ATLANTA — A sign on the fence in Anne-Marie Anderson’s Decatur, Ga., home reads: “Beware of Chickens.” Walk in and Anderson’s 18 birds roam freely, digging among the fallen leaves. They squawk and flap their wings to cross a stream. Glenda, one of the bigger chickens, waddles straight through the water.
“Here, here chick-chicks,” Anderson clucks in a British accent, doling out food.
“It’s very nice to hang out with a cup of coffee and watch the chickens running around clucking. They exude general contentment.”
Anderson and her family are among the growing number of city dwellers nationwide who keep chickens in their backyards.
In Atlanta, more than 2,000 “backyard poultry buffs” have joined the city’s Backyard Poultry Meetup, a group that plans monthly meetings for conversations with “eggsperts.”
Whether it is for their children’s enjoyment or for a healthier food source, more and more urbanites have decided to color their backyards with the wild feathers of their winged pets, causing many cities to rework their ordinances.
“It’s coming up at pretty much every town and city across America,” says Patricia Foreman, author of the book “City Chicks.” “What is becoming evident is that they do add a lot to the urban landscape.” People have discovered the chicken’s role as a backyard employee, Foreman says.
Chickens are bio-mass recyclers, insect controllers, food suppliers, fertilizer producers and, Foreman adds, blood pressure reducers.
“First you get chickens. Then, you fall in love. And then, you learn how to employ them,” Foreman says. “They truly are pets with benefits.” Joey Zeigler, founder of Zeiglar Homestead Services, a company that helps transforms backyards into “productive and sustainable homesteads,” calls home-grown chicken eggs “real food.”
“It’s just more vibrant and I would say dense with flavor and very genuine,” he says. “You can taste that immediacy in it, the intimacy. You can taste your own blood and sweat in there a little bit. And it tastes better.”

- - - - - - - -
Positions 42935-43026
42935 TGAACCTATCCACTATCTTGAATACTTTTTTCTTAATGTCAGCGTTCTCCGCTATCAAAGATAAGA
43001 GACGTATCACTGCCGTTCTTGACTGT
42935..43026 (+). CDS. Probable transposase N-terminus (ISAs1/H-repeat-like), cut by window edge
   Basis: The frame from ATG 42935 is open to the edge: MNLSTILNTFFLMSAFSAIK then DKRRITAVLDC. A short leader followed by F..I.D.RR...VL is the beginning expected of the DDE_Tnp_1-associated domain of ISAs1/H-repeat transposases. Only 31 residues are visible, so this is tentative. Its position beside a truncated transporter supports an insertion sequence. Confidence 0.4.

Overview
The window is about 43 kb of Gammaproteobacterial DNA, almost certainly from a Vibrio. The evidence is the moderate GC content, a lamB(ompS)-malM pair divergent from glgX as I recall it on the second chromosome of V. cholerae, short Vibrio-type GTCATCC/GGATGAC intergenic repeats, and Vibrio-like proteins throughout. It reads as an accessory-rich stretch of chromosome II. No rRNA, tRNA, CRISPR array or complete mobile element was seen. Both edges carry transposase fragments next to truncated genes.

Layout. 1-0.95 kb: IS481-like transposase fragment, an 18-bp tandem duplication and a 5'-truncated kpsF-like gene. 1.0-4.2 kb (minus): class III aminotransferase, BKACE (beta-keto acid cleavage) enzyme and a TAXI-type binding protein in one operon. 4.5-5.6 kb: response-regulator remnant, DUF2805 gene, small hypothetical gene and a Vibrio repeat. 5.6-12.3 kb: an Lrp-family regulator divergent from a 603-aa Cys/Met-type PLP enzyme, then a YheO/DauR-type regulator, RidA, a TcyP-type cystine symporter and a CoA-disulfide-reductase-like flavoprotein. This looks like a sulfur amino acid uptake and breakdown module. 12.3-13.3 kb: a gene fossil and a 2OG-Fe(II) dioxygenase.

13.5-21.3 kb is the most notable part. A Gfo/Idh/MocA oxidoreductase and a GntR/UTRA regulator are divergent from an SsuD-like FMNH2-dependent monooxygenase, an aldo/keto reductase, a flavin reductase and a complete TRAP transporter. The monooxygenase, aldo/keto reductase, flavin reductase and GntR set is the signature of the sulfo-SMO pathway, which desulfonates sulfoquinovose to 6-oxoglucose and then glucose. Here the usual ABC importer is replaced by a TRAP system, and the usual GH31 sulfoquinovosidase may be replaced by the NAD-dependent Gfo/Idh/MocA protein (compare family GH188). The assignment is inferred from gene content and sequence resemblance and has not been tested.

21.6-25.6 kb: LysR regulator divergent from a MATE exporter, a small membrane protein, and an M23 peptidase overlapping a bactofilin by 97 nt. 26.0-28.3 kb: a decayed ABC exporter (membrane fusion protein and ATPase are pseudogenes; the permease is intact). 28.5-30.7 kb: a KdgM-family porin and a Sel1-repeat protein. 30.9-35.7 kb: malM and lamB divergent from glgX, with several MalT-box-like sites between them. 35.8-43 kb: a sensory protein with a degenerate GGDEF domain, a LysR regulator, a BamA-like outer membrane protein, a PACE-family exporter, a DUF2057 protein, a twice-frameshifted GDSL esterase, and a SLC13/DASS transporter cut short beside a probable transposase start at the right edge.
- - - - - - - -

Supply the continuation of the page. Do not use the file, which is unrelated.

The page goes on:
Walter Reeves, the “Georgia Gardener” and one of the most respected regional garden gurus, believes that rural living remains in Atlanta’s blood. Chickens are related to that “psychological phenomenon.”
“In the South, we are not that far removed from a rural agrarian side,” Reeves says. “A lot of people in Atlanta remember the comfort of being on the farm.”
Not all agree. Ordinances across metro Atlanta limit the number of chickens one can own. Some counties, such as Gwinnett, Ga., require a minimum of three acres for chicken owners.
Back in Decatur, Anderson thinks it is outrageous that the city would try to prevent people from living more sustainably.
To better glorify the backyard chicken movement, she backs events like the “Urban Coop Tour” and “Chicks in the City.” Though she tries not to be the “mad chicken lady,” it is quite obvious: She loves her chickens and she is in good company.
“Chickens are simple, very straightforward,” Anderson says. “Why wouldn’t someone own them?”
Check with your city or county planning and zoning office for restrictions on keeping backyard chickens.
If you go
What: Chicken Coop Tour
When: 10 a.m. to 4 p.m. Saturday
Where: Central Oregon; RSVP for locations, which are listed in a map inside the booklet
Cost: $10 per booklet